della Scala, Beatrice (1340–1384)
della Scala, Beatrice (1340–1384)
Italian noblewoman. Name variations: Regina della Scala; Regina Visconti. Born Beatrice Regina della Scala in 1340 in Vicenza; died in June 1384 in Milan; daughter of Mastino II della Scala, count of Verona; married Bernarbò or Bernabo Visconti, lord of Milan, in August 1350; children: Marco (d. 1382); Ludovico (d. 1404); Carlo (d. 1404); Thaddaea Visconti (d. 1381); Virida Visconti (c. 1354–1414); Catherine Visconti (c. 1360–1404); Rodolfo (d. 1389); Mastino (d. 1405); Agnes Visconti (c. 1365–1391); Valentina Visconti (d. 1393); Antonia Visconti; Maddalena Visconti (d. 1404); Elizabeth Visconti (d. 1432); Lucia Visconti; Anglesia Visconti .
Beatrice della Scala was born into the ruling family of Vicenza and Verona, the daughter of Count Mastino II of Verona. She was called Regina, the Latin word for queen, by her family because of her pride and assertiveness. As was usual for her time, Regina was married young, about age ten, though she did not live with her husband for several years. He was Bernabo Visconti, an Italian noble about 17 years her senior. The marriage was Count Mastino's attempt to secure the friendship of the powerful Visconti family, rulers of the Lombard region of northern Italy. His hopes were realized after 1354, when Bernabo became lord of Milan, making him one of the most powerful men in Italy.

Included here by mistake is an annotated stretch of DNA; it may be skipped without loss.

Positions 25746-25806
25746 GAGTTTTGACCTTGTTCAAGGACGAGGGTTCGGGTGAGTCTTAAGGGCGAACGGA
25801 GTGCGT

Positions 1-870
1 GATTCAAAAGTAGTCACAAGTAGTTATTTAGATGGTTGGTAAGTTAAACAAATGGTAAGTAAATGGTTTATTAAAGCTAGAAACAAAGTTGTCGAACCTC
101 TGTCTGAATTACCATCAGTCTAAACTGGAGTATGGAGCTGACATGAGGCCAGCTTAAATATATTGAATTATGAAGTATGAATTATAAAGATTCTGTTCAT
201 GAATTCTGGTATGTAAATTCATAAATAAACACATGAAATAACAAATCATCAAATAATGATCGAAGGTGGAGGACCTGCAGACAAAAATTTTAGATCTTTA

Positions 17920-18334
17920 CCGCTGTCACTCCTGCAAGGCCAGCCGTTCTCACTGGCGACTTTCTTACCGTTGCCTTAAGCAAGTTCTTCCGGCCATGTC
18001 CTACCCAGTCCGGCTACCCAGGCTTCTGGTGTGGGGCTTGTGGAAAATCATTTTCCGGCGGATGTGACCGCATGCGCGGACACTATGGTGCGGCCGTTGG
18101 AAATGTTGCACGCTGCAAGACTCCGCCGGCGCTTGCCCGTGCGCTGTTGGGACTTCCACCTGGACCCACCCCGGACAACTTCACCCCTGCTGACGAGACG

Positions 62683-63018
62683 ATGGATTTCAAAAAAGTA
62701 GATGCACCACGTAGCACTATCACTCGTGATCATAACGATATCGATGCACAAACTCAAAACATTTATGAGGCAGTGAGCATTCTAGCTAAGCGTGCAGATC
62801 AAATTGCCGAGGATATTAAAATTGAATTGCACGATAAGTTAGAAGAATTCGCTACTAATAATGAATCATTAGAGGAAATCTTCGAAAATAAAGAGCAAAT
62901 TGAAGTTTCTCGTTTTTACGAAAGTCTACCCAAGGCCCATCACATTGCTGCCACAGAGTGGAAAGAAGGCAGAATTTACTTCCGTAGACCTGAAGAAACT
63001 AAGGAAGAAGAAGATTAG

Despite the difference in their ages, after Regina matured the marriage proved to be an excellent match. She had 15 children in their 34 years together. (Bernabo Visconti also boasted of at least 30 illegitimate children.) The couple shared similar interests in literature and the arts, and other characteristics as well. Like Bernabo, Regina was energetic, ambitious, and single-minded in her desire to create in Lombardy an ever larger and more prosperous state ruled by the Visconti. Regina contributed substantially to this common goal when, as Mastino's last surviving heir, she inherited Verona and Vicenza. The gain was not without a struggle, however; her illegitimate brothers claimed the cities for themselves and Regina and Bernabo were forced to attack and defeat them before adding the territories to the Visconti state.
There is considerable evidence of Bernabo's confidence in his young wife's administrative abilities. She advised him on matters of state, helped negotiate her children's marriages, and often accompanied him on his frequent military campaigns. Bernabo made her numerous land grants for her personal use and, in some cases, gave her authority over territories as well. One example is the territory of Reggio, which Bernabo acquired in 1371 and gave to Regina, who ruled it personally. She served as regent of Brescia for her son, and also ruled the cities of Parmigiana and Lunigiana. In addition, Regina sought to remedy the destruction of earlier warfare on the cities of Lombardy, and used her personal fortune to purchase and redevelop devastated areas, including reclaiming wastelands. She sought to help the poor in other ways as well, giving generously to charities and religious foundations in Milan.
Lady Regina died suddenly of a fever in June 1384 while preparing to join her husband on yet another campaign. She was 44 years old.
de Mesquita, D.M. Bueno. Giangaleazzo Visconti, Duke of Milan. Cambridge: Cambridge University Press, 1941.
Muir, Dorothy. A History of Milan Under the Visconti. London: Methuen, 1924.
Laura York , Riverside, California